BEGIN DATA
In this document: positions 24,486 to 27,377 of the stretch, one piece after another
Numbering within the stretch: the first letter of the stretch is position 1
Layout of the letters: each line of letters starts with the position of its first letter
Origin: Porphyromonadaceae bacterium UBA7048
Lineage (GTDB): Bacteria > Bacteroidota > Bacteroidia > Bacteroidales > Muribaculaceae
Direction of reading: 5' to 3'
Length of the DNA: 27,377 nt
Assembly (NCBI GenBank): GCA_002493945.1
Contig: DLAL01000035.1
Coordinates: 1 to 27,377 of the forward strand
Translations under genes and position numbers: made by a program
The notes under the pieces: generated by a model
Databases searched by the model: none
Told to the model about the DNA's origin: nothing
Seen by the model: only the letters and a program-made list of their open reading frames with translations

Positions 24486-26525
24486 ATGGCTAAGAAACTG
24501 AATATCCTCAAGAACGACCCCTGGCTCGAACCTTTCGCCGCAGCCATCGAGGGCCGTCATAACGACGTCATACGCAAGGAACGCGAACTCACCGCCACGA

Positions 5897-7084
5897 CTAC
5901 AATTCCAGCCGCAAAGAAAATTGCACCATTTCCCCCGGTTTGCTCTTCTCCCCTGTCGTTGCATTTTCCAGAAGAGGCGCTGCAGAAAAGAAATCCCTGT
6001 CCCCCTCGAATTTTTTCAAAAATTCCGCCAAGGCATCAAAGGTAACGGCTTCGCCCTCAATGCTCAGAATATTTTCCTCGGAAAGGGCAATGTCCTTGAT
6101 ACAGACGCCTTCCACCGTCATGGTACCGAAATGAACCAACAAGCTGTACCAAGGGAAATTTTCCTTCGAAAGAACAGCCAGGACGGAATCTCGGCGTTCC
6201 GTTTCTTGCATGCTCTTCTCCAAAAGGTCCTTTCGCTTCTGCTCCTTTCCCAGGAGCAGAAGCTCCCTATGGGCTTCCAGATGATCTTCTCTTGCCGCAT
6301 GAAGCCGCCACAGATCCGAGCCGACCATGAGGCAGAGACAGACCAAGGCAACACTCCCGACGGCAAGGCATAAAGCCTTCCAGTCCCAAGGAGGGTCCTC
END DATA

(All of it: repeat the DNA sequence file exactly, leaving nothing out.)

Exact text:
In this document: positions 24,486 to 27,377 of the stretch, one piece after another
Numbering within the stretch: the first letter of the stretch is position 1
Layout of the letters: each line of letters starts with the position of its first letter
Origin: Porphyromonadaceae bacterium UBA7048
Lineage (GTDB): Bacteria > Bacteroidota > Bacteroidia > Bacteroidales > Muribaculaceae
Direction of reading: 5' to 3'
Length of the DNA: 27,377 nt
Assembly (NCBI GenBank): GCA_002493945.1
Contig: DLAL01000035.1
Coordinates: 1 to 27,377 of the forward strand
Translations under genes and position numbers: made by a program
The notes under the pieces: generated by a model
Databases searched by the model: none
Told to the model about the DNA's origin: nothing
Seen by the model: only the letters and a program-made list of their open reading frames with translations

Positions 24486-26525
24486 ATGGCTAAGAAACTG
24501 AATATCCTCAAGAACGACCCCTGGCTCGAACCTTTCGCCGCAGCCATCGAGGGCCGTCATAACGACGTCATACGCAAGGAACGCGAACTCACCGCCACGA

Positions 5897-7084
5897 CTAC
5901 AATTCCAGCCGCAAAGAAAATTGCACCATTTCCCCCGGTTTGCTCTTCTCCCCTGTCGTTGCATTTTCCAGAAGAGGCGCTGCAGAAAAGAAATCCCTGT
6001 CCCCCTCGAATTTTTTCAAAAATTCCGCCAAGGCATCAAAGGTAACGGCTTCGCCCTCAATGCTCAGAATATTTTCCTCGGAAAGGGCAATGTCCTTGAT
6101 ACAGACGCCTTCCACCGTCATGGTACCGAAATGAACCAACAAGCTGTACCAAGGGAAATTTTCCTTCGAAAGAACAGCCAGGACGGAATCTCGGCGTTCC
6201 GTTTCTTGCATGCTCTTCTCCAAAAGGTCCTTTCGCTTCTGCTCCTTTCCCAGGAGCAGAAGCTCCCTATGGGCTTCCAGATGATCTTCTCTTGCCGCAT
6301 GAAGCCGCCACAGATCCGAGCCGACCATGAGGCAGAGACAGACCAAGGCAACACTCCCGACGGCAAGGCATAAAGCCTTCCAGTCCCAAGGAGGGTCCTC